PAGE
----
Does Judgment Trump Experience?
It's a question as relevant for business as for the U.S. presidential campaign, says HBS professor Jim Heskett. If "judgment capability" is a function of experience, what kind of experience is important? Does plenty of experience really improve judgment? Online forum now CLOSED.
How is good judgment developed? Whether judgment trumps experience quickly gave way in this month's rich exchange of views to other questions about how (and the extent to which) judgment is developed.
Most of those addressing the question agreed with the recent assertion by Noel Tichy and Warren Bennis that judgment trumps experience. While raising many other questions about the column, Michael Scott pointed out that "as the book (by Tichy and Bennis) makes clear, judgment is the quintessential leadership task." As August Ray put it, "… experience without good judgment is worthless; good judgment without experience is still good judgment!" On the other hand, Robert Moses asserted that "a person without experience is very unlikely to have good judgment; experience is the wheel that grinds and hones." And William Welsh reminded us of the Oscar Wilde quote that "Good judgment comes from experience. Experience comes from bad judgment." Andrew Obara assumed a middle ground, saying that "the two mutually enhance each other."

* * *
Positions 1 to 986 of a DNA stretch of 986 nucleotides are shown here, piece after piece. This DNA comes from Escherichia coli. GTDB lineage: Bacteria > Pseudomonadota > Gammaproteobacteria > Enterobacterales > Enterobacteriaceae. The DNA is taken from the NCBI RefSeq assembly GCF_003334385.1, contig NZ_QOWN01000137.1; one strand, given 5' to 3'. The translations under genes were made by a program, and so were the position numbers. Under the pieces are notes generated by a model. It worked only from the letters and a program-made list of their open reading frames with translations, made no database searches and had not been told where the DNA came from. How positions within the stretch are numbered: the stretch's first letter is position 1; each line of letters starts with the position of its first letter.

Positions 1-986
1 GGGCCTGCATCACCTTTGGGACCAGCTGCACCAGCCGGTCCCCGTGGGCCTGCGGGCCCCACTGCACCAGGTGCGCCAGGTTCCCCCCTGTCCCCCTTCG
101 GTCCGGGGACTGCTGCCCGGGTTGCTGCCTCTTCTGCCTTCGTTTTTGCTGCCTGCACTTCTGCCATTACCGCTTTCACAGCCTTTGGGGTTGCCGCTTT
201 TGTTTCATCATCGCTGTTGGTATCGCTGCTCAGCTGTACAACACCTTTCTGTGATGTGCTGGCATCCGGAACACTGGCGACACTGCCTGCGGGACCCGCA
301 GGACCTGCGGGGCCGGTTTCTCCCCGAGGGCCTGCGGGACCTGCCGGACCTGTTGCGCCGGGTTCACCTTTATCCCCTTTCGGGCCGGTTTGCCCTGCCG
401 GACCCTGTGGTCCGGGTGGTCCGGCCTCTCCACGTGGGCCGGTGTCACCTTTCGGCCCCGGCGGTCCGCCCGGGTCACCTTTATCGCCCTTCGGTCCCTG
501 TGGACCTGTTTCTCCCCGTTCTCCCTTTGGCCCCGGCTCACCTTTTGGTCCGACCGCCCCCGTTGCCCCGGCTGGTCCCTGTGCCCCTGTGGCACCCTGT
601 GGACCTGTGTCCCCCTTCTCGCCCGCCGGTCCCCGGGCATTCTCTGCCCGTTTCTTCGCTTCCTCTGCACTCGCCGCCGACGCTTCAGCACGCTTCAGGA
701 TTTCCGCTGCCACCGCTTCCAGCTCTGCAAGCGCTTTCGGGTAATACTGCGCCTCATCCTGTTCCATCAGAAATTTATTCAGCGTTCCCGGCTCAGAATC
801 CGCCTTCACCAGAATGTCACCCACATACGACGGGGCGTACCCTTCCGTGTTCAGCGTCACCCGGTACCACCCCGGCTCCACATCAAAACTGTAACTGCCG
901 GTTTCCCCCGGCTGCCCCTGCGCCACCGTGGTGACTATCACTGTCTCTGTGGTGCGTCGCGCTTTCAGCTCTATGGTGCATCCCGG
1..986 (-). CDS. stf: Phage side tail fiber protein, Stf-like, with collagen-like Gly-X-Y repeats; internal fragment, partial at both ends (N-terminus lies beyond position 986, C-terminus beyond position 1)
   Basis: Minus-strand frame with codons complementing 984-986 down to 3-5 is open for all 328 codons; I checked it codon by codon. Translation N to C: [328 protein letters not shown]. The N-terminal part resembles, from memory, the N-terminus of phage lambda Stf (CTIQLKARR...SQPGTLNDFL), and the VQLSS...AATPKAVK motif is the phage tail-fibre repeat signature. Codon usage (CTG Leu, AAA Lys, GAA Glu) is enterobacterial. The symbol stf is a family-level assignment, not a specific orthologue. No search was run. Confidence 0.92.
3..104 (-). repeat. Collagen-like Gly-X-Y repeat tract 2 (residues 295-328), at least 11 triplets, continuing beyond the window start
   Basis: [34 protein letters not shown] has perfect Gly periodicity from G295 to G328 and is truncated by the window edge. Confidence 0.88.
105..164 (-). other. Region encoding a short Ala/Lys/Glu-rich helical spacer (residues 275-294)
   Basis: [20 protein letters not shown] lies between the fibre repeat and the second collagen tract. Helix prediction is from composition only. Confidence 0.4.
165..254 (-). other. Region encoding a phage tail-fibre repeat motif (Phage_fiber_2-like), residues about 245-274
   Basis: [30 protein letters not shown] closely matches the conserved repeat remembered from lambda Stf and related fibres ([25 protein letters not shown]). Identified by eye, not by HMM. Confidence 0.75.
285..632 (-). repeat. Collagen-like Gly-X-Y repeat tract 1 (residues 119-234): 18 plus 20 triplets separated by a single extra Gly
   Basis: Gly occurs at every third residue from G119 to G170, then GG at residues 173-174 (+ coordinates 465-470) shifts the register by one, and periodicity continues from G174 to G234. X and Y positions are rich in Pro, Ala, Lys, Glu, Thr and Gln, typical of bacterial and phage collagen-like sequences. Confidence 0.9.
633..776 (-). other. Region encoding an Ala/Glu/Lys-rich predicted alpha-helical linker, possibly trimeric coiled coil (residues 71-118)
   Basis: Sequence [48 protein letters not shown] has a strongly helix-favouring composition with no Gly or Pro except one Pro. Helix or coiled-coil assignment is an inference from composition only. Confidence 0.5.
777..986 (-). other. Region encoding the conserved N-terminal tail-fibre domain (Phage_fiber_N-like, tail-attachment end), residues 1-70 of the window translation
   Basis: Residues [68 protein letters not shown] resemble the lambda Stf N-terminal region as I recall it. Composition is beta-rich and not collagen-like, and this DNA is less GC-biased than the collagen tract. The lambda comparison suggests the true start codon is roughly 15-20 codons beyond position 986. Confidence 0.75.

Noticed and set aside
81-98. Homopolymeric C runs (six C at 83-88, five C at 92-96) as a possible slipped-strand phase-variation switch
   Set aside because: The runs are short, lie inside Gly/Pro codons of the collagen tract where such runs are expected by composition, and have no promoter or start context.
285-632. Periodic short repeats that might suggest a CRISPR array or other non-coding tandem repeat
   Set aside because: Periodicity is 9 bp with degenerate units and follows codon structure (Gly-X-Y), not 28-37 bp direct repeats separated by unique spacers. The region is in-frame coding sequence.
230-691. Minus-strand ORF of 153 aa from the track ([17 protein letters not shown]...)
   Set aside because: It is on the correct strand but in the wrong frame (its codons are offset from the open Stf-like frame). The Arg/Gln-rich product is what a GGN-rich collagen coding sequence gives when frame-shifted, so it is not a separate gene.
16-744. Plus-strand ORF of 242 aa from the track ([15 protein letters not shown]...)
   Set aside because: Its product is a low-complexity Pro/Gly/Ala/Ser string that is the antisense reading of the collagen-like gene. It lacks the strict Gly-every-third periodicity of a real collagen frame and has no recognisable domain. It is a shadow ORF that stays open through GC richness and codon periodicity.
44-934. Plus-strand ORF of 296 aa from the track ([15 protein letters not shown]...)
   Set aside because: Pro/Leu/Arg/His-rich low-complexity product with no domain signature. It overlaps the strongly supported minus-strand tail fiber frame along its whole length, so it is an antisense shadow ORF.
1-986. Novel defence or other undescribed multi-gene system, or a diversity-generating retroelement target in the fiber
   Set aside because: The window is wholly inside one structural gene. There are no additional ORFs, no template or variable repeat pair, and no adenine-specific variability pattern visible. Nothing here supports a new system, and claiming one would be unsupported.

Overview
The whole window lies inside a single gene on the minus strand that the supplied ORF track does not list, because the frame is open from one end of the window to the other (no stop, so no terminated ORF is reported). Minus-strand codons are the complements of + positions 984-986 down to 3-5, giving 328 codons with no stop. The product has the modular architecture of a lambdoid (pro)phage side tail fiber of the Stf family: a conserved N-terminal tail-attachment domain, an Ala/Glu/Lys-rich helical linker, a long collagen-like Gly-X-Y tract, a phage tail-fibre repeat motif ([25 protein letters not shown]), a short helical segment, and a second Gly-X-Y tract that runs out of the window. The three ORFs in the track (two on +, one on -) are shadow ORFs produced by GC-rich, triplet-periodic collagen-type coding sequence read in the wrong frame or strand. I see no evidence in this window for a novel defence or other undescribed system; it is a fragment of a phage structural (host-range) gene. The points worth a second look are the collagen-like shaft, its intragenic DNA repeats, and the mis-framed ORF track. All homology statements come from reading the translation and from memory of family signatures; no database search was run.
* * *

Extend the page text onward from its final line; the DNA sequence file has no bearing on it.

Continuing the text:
Several felt that the premise depends on the kinds of experience to which one might be referring. Jennifer Davis recalled the "quip that states that some people have 20 years experience and others have had the 1 year of experience 20 times." Stan Heard pointed out, "It is possible to get experience without deriving knowledge or judgment from it." Others suggested the importance of "filters" by which experience is translated into judgment. Among them are an "analytical mind" (Devamalya De), the "personal value system" (Fabina Schonholz), and a "compelling vision" (Joel Whitaker).
Some dismissed the question as too simplistic, in the process posing other more interesting propositions for consideration. Tony Wanless emphasized the importance of knowing the way leaders learn from experience, suggesting the need for "a synthesis of thinking that adds value to the experience." Ludwig Toledo stated, "Common sense is at the basis of good judgment," raising the question of how and whether common sense is informed by experience. Several questioned whether judgment or experience could be defined clearly enough to even address the premise. For example, B. V. Krishnamurthy commented, "It is … important to define good judgment—good from whose perspective?"
Few questioned that good judgment can be acquired, possibly at some risk and cost of mistakes. This still leaves us with the question of whether it can be taught. (Michael Hogan and Al Scheid both expressed doubts about this.) But if it can be taught, can it be done more efficiently and at lower risk than in the "school of hard knocks" assumed in many responses? (David White's comment that "… the only way to improve judgment is to make mistakes" was typical of these.) Can, for example, professional schools play some role in this effort? If so, what kind of training would be required for those teaching "judgment"? To what degree could this supplement and perhaps accelerate a process of individual self-discovery in the real world? What do you think?